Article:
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LA Fashion Week Gets New Owner Amid Trademark Brouhaha

A new live-events platform has acquired LA Fashion Week, a tried-and-true organizer of semi-annual fashion shows whose trademark for the name LA Fashion Week is being disputed by a competing Los Angeles fashion show organizer.

N4XT Experiences announced on Jan. 31 it bought LA Fashion Week and will organize a bevy of fall/winter shows on April 1-3 with the help of LA Fashion Week founder Arthur Chipman. The shows and events will return to the Petersen Automotive Museum and add Spring Place Beverly Hills as a new location.

For Chipman, the purchase marks a seven-year rise in the Los Angeles Fashion Week world, but not without its battles and bruises. Chipman organized his first LA Fashion Week in October 2015 after moving from Canada where he said he was the development director at Vancouver Fashion Week. But as soon as he arrived in LA, the fashion fur began to fly.

In 2013, Chipman registered the name LA Fashion Week with the U.S. Patent and Trademark Office and re-registered it in 2017. He then, according to competing fashion show organizers, told them they couldn’t use the term LA Fashion Week in their name, marketing or advertising even though they questioned his right to trademark a name that had been commonly used by everyone before he showed up.

One organizer, Veronica Welch-Kerzner, started using the term Style Fashion Week to market her fashion-week events because she didn’t have the money to hire a lawyer and didn’t want the hassle. She is no longer in business.

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Another fashion week organizer, Erik Rosete, used the name Art Hearts Fashion to market his series of fashion shows, but he said he owns the and domain names and felt the trademark was an overreach. LA Fashion Week has always been housed on the internet at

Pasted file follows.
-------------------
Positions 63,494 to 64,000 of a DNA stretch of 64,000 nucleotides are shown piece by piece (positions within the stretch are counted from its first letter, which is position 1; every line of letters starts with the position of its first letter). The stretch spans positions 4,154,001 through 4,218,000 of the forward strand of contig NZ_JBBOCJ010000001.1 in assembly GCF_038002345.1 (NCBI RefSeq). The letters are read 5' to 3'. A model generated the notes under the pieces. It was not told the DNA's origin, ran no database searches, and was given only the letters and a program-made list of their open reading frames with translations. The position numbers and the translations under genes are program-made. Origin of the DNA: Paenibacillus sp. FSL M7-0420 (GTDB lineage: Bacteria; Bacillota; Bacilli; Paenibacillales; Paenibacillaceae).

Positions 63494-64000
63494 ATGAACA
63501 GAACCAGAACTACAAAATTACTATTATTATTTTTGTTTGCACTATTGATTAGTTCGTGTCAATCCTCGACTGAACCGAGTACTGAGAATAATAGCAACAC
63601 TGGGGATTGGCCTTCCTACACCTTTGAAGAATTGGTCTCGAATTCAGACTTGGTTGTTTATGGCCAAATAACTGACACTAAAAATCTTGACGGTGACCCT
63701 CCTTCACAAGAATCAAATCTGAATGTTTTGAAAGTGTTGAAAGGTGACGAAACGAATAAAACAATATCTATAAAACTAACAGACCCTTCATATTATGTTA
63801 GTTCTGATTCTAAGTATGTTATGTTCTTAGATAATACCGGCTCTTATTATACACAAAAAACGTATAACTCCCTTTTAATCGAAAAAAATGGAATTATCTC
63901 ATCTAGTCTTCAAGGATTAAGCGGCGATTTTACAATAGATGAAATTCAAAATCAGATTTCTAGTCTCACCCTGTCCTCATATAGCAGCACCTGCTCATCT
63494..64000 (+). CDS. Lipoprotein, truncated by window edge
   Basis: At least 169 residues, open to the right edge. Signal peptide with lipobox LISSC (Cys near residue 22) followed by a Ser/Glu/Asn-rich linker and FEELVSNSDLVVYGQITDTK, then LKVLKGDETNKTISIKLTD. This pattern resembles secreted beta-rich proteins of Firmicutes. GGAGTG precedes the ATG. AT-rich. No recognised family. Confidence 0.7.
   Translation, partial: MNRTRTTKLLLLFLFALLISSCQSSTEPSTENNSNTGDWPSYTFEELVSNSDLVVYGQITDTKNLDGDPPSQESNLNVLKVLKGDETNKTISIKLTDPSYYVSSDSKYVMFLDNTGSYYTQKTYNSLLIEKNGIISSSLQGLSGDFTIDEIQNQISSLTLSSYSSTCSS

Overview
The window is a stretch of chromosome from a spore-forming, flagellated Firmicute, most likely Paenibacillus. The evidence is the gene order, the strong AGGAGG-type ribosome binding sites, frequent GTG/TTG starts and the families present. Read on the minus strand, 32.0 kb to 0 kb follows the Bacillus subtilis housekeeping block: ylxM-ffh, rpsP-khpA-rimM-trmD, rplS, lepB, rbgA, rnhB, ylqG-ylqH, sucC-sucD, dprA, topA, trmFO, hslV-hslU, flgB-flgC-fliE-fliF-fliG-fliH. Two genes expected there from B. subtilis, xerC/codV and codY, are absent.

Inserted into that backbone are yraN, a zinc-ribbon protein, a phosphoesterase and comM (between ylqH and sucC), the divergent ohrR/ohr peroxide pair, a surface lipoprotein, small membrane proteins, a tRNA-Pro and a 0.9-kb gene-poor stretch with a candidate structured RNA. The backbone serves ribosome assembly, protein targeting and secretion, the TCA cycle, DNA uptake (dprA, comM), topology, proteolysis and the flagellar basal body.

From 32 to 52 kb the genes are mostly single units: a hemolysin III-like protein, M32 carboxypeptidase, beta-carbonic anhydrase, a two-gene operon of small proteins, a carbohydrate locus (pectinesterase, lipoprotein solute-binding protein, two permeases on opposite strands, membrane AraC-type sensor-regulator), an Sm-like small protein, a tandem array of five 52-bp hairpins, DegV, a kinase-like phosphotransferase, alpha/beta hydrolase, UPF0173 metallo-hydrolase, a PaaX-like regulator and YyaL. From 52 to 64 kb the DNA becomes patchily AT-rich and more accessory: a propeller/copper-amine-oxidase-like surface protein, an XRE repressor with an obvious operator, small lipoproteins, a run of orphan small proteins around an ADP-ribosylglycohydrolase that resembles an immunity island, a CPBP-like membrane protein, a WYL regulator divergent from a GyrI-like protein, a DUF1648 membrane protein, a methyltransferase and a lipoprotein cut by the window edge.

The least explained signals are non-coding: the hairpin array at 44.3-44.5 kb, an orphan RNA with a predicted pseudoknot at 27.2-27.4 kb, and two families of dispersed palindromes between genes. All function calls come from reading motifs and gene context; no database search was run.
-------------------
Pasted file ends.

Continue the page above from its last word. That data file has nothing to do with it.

Still, Rosete started to incorporate LA Fashion Week in his marketing, and in 2020, Chipman sued Rosete in federal court for using the term LA Fashion Week. Months later, the case was dismissed by U.S. District Court Judge Percy Anderson.

Now Rosete is suing Chipman for presenting falsified documents to get his trademark approved. “I need to sue him to get the trademark removed so he can’t weaponize it,” Rosete said. “The weird part is he sold the company. So, who is going to come to the new trial, the new owners?”

When contacted, Chipman said he didn’t want to comment about pending litigation. Instead, he wanted to emphasize that the new venture is ready to build a better LA Fashion Week. “I want this entire platform and the market to be better,” he said.

N4XT Experiences, which did not return messages seeking comment on the trademark litigation, is a new venture between a handful of fashion and business experts.

The principals in the live-events platform are: Ciarra Pardo, former chief creative officer of the Rihanna brand Fenty; Imad Izemrane, president and co-founder of Spring Place, a members-only workspace and social club in Beverly Hills and New York; entertainment industry veteran Marcus Ticotin; financial industry veteran Keith Abell; and Jackie Trebilcock, managing director of NY Fashion Tech Lab.

They are have plans to build up the brand in a city that hasn’t had a big cohesive fashion week since IMG and Smashbox Studios left the LA Fashion Week scene in 2008 after five years of high-end shows in one venue.

“Building on the phenomenal pioneering work Arthur has done in creating LAFW in its current form, N4XT Experiences is excited to dramatically accelerate growth by introducing new sponsors, designers and celebrities to the experience,” said Izemrane, president of LAFW and co-founder of N4XT Experiences, in a statement. “Most importantly, we are committed to making LAFW a force for advancing awareness and solutions to the critical issue of sustainability in fashion production, design and technology.”